I swear, I didn't use Hadoop in my code!
Unfortunately, Hadoop configuration is initialized together with SparkContext :( no way to omit it...
I was recommended to install HDP on Windows, but I hate this idea...

I tried the most stupid idea - provide winutils.exe... I hope, it's only the check of environment and Hadoop functionality won't be used if I don't touch it.
So, I downloaded winutils.exe from msdn (msdn still helpful even for hadooper), put it to created directory d:\winutil\bin and then add
System.setProperty("hadoop.home.dir", "d:\\winutil\\") 
at the beginning of my unit test

четвер, 24 квітня 2014 р.

Hue Notifier for Hadoop goes wild

Several months ago I developed Chrome browser plugin for my own needs. As a Hadoop engineer I faced with one problem everyday. I run a lot of Hive/Pig jobs simultaneously and they take a lot of time (from several minutes to several hours). So, I had mission to check job completion by walking Hue's pages in my browser. Well, it was 1) irritate, 2) draw away from coding...

As solution I developed Hue Notifier for Hadoop plugin for Google Chrome. It "monitors" state of job and inform you about completion similar to GMail informs about new mail (pop-up over all windows). I have a quite limited knowledge of JavaScript and it has been first time I wrote browser plugin... so, I'm absolutely sure it might be improved. I tested it with Hue delivered with Cloudera 4.3 and Cloudera 5 as well as HDP2.0. The most irritating issue w/ my code: Chrome Notification must be enabled manually before start using plugin :(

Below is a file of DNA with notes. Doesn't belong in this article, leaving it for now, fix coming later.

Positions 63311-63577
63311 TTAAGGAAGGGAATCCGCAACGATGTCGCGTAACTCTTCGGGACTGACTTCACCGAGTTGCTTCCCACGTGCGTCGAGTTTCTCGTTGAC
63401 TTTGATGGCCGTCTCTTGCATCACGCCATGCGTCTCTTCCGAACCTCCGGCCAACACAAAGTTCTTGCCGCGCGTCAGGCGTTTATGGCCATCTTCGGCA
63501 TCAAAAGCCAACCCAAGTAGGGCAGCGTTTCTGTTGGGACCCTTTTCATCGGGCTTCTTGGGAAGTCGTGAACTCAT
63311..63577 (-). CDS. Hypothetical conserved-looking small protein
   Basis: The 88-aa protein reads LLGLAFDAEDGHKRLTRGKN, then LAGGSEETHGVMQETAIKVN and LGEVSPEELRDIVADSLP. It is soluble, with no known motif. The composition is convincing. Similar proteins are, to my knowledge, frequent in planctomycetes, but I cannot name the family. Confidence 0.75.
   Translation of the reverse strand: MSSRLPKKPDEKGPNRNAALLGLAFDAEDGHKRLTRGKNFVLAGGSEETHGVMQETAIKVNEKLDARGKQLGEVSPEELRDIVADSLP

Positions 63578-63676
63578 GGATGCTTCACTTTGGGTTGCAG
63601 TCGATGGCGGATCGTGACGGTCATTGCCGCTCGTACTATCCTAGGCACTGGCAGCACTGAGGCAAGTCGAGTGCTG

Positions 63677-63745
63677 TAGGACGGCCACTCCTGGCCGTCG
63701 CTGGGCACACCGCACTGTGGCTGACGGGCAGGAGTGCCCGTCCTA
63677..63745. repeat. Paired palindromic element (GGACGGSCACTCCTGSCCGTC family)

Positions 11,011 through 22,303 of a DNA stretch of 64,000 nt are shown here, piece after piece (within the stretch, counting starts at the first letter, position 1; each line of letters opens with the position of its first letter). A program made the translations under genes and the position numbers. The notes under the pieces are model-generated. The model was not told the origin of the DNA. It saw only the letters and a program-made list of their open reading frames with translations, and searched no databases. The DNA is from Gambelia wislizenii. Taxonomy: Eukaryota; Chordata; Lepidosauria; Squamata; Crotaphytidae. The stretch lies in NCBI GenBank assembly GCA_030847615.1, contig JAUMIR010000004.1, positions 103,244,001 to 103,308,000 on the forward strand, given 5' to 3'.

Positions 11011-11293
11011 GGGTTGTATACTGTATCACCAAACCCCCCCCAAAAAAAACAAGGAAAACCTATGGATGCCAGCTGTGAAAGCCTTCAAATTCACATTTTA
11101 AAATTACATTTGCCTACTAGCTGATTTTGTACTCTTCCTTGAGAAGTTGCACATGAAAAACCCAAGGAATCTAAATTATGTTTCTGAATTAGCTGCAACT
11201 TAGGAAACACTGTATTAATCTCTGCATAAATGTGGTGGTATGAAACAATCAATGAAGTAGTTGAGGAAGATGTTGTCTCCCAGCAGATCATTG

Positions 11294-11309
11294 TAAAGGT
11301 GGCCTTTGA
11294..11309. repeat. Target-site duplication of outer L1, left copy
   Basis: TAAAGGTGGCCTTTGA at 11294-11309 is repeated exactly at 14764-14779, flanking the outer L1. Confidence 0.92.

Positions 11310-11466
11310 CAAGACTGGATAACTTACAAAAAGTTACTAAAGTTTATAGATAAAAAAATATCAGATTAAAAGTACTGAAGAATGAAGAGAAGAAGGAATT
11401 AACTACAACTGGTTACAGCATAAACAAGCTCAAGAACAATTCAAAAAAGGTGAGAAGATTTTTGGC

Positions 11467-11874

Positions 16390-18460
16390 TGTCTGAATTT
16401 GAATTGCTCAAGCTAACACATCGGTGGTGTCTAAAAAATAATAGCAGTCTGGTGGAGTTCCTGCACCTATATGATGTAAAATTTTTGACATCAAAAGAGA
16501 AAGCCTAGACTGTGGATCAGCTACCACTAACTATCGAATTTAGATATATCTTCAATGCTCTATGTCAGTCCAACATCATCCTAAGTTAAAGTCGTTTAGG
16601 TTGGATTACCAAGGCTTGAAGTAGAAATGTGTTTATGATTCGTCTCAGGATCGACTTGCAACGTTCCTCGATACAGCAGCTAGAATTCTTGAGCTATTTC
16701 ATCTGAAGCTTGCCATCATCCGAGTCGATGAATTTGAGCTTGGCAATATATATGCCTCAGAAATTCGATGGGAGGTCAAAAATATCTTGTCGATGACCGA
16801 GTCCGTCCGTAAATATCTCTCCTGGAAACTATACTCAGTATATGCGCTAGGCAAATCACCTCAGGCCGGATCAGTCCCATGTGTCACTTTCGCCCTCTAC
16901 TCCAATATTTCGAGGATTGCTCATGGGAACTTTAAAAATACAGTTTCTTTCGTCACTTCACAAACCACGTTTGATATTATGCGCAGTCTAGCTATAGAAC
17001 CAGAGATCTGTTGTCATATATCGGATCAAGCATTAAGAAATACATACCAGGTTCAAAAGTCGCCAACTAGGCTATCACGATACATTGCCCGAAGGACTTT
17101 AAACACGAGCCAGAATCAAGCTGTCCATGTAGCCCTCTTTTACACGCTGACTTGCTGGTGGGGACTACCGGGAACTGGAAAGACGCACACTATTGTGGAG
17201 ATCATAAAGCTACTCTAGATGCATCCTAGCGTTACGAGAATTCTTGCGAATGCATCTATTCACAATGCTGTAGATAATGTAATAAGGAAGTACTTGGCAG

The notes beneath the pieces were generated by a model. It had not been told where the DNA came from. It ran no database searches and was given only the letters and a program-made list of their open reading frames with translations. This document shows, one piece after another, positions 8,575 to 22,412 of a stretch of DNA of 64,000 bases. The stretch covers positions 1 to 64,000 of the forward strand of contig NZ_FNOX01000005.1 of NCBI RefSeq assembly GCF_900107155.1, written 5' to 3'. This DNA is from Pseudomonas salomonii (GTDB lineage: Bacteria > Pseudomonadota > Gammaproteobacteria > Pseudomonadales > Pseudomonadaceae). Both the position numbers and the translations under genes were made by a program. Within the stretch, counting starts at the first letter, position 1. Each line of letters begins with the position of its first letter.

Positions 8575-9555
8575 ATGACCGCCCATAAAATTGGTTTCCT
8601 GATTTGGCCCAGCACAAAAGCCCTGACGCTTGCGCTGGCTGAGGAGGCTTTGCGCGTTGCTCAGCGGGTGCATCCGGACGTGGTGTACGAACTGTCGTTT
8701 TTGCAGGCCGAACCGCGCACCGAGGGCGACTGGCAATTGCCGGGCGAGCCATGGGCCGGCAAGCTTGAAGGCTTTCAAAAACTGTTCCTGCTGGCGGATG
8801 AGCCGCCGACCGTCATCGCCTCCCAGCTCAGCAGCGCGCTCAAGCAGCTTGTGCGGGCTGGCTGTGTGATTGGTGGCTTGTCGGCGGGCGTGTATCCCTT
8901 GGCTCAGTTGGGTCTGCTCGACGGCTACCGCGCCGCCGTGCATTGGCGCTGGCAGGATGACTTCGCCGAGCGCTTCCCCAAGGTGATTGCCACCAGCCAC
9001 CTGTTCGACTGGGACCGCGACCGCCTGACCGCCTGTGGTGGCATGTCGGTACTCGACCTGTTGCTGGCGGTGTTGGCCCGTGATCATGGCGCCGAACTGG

The source code is generally available at GitHub under this repository. You are welcome to fork and improve this one. Or, if you wish just to contribute, ping me and I will grant access (and push changes to Google Play afterwards).

пʼятниця, 18 квітня 2014 р.

Building BuilData ETL with Hive and Oozie

Perhaps, Hive is the most successful component of today's Hadoop infrastructure. It provides simple and efficient way of creating Hadoop-based data processing jobs with comfortable SQL-like language. But, in contract to Pig, it's not a workflow-friendly language and requires additional effort to create a real multi-step ETL.
Oozie was created to eliminate workflow/scheduling issues and, obvious, may be used to create ETL and naturally engages Hive.

вівторок, 1 квітня 2014 р.

Spark on HDP2

There is my first experience with Apache Spark, running it on Hadoop. I faced in several issues during running my piece of code.
To be honest, I started with Cloudera CDH5 distribution, they promised Spark was already added and usage will be simple. But no luck in fact, it doesn't work at all - even on local machine with their spark-cloudera jar. I didn't want to waste my time, so I just downloaded spark distro to HDP2.
First of all, let start Spark in standalone mode, according to documentation:
# start master

# pick up in the log output spark://IP:PORT
# and than run worker on each node
./bin/spark-class org.apache.spark.deploy.worker.Worker spark://IP:PORT

# more documentation available here https://spark.apache.org/docs/0.9.0/spark-standalone.html

After that I wrote some amount of Scala code, in fact to just count hardcoded words in document:

package experiment

import org.apache.spark.{SparkConf, SparkContext}

object SimpleApp {

  def main(args: Array[String]) {
    val logFile = args(0)  
  val conf = new SparkConf()
      .setAppName("My Spark application")
      .set("spark.executor.memory", "1g")
  val sc = new SparkContext(conf)

  // hdfs:///user/hue/input.txt
    val logData = sc.textFile(logFile, 2).cache()
    val numAs = logData.filter(line => line.contains("London")).count()
    val numBs = logData.filter(line =>; line.contains("Lviv")).count()
    println("Lines with London: %s, Lines with Lviv: %s".format(numAs, numBs))